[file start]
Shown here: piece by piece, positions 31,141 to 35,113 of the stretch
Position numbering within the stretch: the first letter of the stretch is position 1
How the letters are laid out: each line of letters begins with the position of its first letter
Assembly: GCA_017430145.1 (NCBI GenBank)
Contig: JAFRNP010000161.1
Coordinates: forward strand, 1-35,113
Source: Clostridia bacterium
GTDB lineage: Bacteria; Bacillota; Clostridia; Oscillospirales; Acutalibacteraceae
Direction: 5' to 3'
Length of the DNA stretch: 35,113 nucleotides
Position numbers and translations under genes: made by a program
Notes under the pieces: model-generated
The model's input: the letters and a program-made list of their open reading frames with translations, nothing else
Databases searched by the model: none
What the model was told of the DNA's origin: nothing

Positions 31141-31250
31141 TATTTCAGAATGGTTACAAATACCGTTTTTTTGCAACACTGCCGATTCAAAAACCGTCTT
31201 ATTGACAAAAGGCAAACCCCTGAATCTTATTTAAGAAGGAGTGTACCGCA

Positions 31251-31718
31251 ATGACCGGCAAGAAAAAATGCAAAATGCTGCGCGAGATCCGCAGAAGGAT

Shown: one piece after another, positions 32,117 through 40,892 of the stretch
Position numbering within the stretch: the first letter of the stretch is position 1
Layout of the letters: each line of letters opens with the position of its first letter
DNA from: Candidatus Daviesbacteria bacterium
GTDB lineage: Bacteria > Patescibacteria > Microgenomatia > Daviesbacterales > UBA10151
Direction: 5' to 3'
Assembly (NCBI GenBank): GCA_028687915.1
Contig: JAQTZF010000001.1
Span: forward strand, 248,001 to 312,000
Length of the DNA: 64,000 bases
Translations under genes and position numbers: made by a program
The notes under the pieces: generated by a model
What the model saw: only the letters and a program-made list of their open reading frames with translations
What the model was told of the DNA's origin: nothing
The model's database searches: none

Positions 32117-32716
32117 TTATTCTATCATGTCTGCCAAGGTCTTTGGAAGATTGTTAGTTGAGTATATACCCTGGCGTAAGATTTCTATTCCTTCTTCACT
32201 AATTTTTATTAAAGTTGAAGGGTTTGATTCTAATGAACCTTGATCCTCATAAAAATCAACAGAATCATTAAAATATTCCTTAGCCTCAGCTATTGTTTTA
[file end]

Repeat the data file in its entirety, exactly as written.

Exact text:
Shown here: piece by piece, positions 31,141 to 35,113 of the stretch
Position numbering within the stretch: the first letter of the stretch is position 1
How the letters are laid out: each line of letters begins with the position of its first letter
Assembly: GCA_017430145.1 (NCBI GenBank)
Contig: JAFRNP010000161.1
Coordinates: forward strand, 1-35,113
Source: Clostridia bacterium
GTDB lineage: Bacteria; Bacillota; Clostridia; Oscillospirales; Acutalibacteraceae
Direction: 5' to 3'
Length of the DNA stretch: 35,113 nucleotides
Position numbers and translations under genes: made by a program
Notes under the pieces: model-generated
The model's input: the letters and a program-made list of their open reading frames with translations, nothing else
Databases searched by the model: none
What the model was told of the DNA's origin: nothing

Positions 31141-31250
31141 TATTTCAGAATGGTTACAAATACCGTTTTTTTGCAACACTGCCGATTCAAAAACCGTCTT
31201 ATTGACAAAAGGCAAACCCCTGAATCTTATTTAAGAAGGAGTGTACCGCA

Positions 31251-31718
31251 ATGACCGGCAAGAAAAAATGCAAAATGCTGCGCGAGATCCGCAGAAGGAT

Shown: one piece after another, positions 32,117 through 40,892 of the stretch
Position numbering within the stretch: the first letter of the stretch is position 1
Layout of the letters: each line of letters opens with the position of its first letter
DNA from: Candidatus Daviesbacteria bacterium
GTDB lineage: Bacteria > Patescibacteria > Microgenomatia > Daviesbacterales > UBA10151
Direction: 5' to 3'
Assembly (NCBI GenBank): GCA_028687915.1
Contig: JAQTZF010000001.1
Span: forward strand, 248,001 to 312,000
Length of the DNA: 64,000 bases
Translations under genes and position numbers: made by a program
The notes under the pieces: generated by a model
What the model saw: only the letters and a program-made list of their open reading frames with translations
What the model was told of the DNA's origin: nothing
The model's database searches: none

Positions 32117-32716
32117 TTATTCTATCATGTCTGCCAAGGTCTTTGGAAGATTGTTAGTTGAGTATATACCCTGGCGTAAGATTTCTATTCCTTCTTCACT
32201 AATTTTTATTAAAGTTGAAGGGTTTGATTCTAATGAACCTTGATCCTCATAAAAATCAACAGAATCATTAAAATATTCCTTAGCCTCAGCTATTGTTTTA